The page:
Vinegar as wonder substance

In the latest Cool Tools newlsetter, Roger Knights reviews a book called "Vinegar: Over 400 Various, Versatile, and Very Good Uses You've Probably Never Thought Of."
200711121020 Sample recommendations:

Make creamy scrambled eggs: as eggs thicken when scrambling, add a tablespoon of vinegar for every two eggs.

Rub vinegar on the cut end of uncooked ham to prevent mold.

Add a tsp. of vinegar and sugar to correct a too-salty taste (in any recipe).

Pour a dash of white vinegar on a cloth and lay it over a burn, including sunburn.

Try vinegar ice cubes to clean and deodorize a garbage disposal.

Pour a cup of vinegar into the dishwasher and run the empty machine through the whole cycle to get rid of soap buildup and odors.

Use a paste of vinegar and baking soda to clean tarnished brass, copper, and pewter, or the scorch marks on the bottom of an iron.

Renew sponges, loofahs, dingy white socks, and dish rags by letting them soak overnight in dilute vinegar.

Remove grease and grime from fan blades, oven interiors, tops of refrigerators, etc.

Pour 1/2 cup baking soda and 1 cup vinegar into a sandwich-sized or quart-sized plastic bag and tying over a scummy shower-head for an hour.

Clean toilet bowl rings by turning off the input spigot, removing water from the bowl, and laying vinegar-soaked paper towels on the ring for an hour or more.

Stretch any commercial window cleaner by combining it with 1/3 water and 1/3 vinegar.

Scrub fireplace bricks with vinegar.

Decrease static or dust accumulation of plastic or vinyl surfaces by wiping them down with vinegar and water.

Use vinegar on mildewed garments that cannot take bleach.

Wash new clothes with 1/2 cup white vinegar to eliminate manufacturing chemicals.

Remove odor and perspiration or deodorant stains by spraying vinegar on underarm or collar areas.

Make nylon hose look smoother and last longer by adding a tablespoon over vinegar to the rinse water.

Get salt stains off shoes with a dilute vinegar wipe.

Stop itching from insect stings or poison ivy by dabbing or spraying with vinegar.

To cut appetite and reduce weight, drink one glass of a mixture of vinegar, honey, and grapefruit juice before meals.

Pour vinegar wherever you don't want ants to congregate.

Add it to the kids' sandbox to discourage cats from employing it. Also, spray vinegar on furniture or surfaces you want a cat to leave alone.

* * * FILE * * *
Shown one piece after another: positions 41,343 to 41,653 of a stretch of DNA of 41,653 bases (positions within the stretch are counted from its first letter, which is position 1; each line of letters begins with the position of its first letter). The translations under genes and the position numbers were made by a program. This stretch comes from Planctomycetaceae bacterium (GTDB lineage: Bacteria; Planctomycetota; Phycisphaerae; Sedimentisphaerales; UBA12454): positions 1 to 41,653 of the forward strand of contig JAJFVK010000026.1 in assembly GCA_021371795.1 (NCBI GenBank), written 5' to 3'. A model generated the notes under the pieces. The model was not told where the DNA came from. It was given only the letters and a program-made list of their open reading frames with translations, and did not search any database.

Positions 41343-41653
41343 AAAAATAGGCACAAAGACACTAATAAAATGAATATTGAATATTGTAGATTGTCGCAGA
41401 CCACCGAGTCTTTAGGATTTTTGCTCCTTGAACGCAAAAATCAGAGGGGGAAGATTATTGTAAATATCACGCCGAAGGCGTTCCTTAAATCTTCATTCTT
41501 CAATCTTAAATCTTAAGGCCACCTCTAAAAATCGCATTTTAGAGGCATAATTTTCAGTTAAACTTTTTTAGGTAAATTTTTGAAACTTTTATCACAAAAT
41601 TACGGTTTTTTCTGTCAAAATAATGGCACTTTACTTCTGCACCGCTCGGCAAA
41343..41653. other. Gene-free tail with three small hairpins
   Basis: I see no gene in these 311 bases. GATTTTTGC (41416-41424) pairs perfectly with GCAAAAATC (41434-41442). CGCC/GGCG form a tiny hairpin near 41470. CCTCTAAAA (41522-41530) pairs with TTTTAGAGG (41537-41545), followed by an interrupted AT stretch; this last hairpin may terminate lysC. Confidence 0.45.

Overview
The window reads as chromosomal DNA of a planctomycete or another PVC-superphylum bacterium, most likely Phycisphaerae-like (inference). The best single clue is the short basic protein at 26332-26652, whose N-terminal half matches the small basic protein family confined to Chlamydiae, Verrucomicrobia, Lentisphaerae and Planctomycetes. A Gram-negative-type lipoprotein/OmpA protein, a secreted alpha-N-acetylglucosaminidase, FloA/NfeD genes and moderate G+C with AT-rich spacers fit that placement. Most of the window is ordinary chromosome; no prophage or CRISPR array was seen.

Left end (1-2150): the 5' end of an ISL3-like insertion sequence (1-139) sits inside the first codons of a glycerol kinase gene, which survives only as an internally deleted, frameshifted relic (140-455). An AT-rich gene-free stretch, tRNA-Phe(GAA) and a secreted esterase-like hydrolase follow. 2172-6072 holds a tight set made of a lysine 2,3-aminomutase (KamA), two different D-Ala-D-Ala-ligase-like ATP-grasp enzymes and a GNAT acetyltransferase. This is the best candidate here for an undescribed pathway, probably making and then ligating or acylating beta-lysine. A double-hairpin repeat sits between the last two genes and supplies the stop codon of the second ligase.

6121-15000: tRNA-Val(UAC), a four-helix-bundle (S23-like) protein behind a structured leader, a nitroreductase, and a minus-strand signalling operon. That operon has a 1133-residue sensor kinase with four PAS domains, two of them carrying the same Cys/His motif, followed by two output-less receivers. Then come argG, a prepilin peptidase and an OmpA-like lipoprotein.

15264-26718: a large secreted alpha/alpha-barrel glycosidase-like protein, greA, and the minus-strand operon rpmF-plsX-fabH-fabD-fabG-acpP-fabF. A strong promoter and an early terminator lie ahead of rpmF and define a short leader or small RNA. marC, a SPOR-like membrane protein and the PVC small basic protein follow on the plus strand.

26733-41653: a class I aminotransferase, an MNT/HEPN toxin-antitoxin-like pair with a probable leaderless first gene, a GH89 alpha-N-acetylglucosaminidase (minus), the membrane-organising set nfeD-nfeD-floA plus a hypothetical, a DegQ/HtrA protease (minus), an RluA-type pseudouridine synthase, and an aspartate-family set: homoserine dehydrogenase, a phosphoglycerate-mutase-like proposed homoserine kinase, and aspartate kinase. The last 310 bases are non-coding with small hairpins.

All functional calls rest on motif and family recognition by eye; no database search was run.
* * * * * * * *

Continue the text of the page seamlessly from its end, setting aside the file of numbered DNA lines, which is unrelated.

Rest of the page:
Get rid of rust on spigots, tools, or bolts by soaking them.

Tighten the cane in a sagging chair by sponging it with a heated solution of 50/50 vinegar and water.

Wash skinned game with a 50/50 vinegar/water solution to reduce the gamey taste.

Add vinegar to a pet's drinking water to discourage fleas and mange.

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  1. See, I’ve never understood anything that advises you to use “a paste of vinegar and baking soda.” Granted, chemistry isn’t my strong suit—but isn’t the end result of mixing vinegar and baking soda just salt water and CO2?

  2. I’m pretty sure the salt stains and the static ones would work just as well with water as with vinegar — and i’m not sure my pets want to drink vinegary water.

  3. I recall trying to clean out an old coffee maker by running vinegar through it– didn’t seem to improve the coffee any. . . oh wait! I was supposed to use the vinegar to CLEAN the coffee maker, not make coffee. . . never mind!

  4. Um, wouldn’t 1/2 cup of baking soda and 1 cup of vinegar in a quart ziplock cause a big big mess? Or maybe Jr High science fair physics no longer applies?

  5. I don’t know about all those claims, but I have to say I’ve become a believer in apple cider vinegar…at least it’s very helpful to control a troublesome digestive system/heartburn.

  6. Acetic acid + sodium bicarb = sodium acetate (a salt) and carbonic acid (a very weak acid which decomposes to water and CO2). I am not sure why this would clean things better than just vinegar or baking soda alone? Perhaps people like the foaming action?

  7. “Add vinegar to a pet’s drinking water to discourage fleas and mange.”

    side effects might include dehydration…

  8. “Clean toilet bowl rings by turning off the input spigot, removing water from the bowl, and laying vinegar-soaked paper towels on the ring for an hour or more.”

    Too complicated. Let more water into the bowl by holding down the handle until water flows but doesn’t flush. Then drop in some bleach and leave overnight. Flush in the morning.

  9. Vinegar and baking soda propel small toy rockets nicely. When I was 8 or 10, we could buy a 2-inch rocket filled with candy beads. The beads were stale, so we dumped those. But the rocket, which looked a bit like a V-2, was designed so you could put baking soda in the base, vinegar in the top, put ’em together and wait for blast off!
    –Mike

  10. “…spray vinegar on furniture or surfaces you want a cat to leave alone.”

    If by “leave alone” they mean “urinate on repeatedly”, then by all means do this.

    Something tells me this Vicki Lansky didn’t actually try all these tips.

  11. Unusual Suspect:

    I have to agree. Check out this quote from Vicki’s Amazon page:

    “In 1988 I was approached by FAMILY CIRCLE magazine to write “grown-up” tips. It was a wonderful opportunity… I learned about so many things you can do with baking soda, vinegar and other items we all have around the house… My favorite tip? Usually the newest one sent me or I have read.”

    I’m willing to bet she didn’t spend a lot of time in a lab coat testing out her discoveries. Once again, we’re suckers for the propaganda of Big Vinegar.

  12. I think “paste of vinegar and baking soda” should have been “paste of vinegar and salt”– a traditional (and effective and.. non-foaming!) way to remove tarnish. Maybe an error in transcribing the list, mixing up the “remove tarnish” with “make volcano” preparations?

  13. We had our rugs professionally cleaned last year, and the cleaner told me that one part white vinegar to two or three parts water was a good spot lifter. I now have this in a spray bottle and use it for rug stains, in conjunction with a spot-lifting hand vac. He said not to use Shout, because that’s soap, and attracts dirt.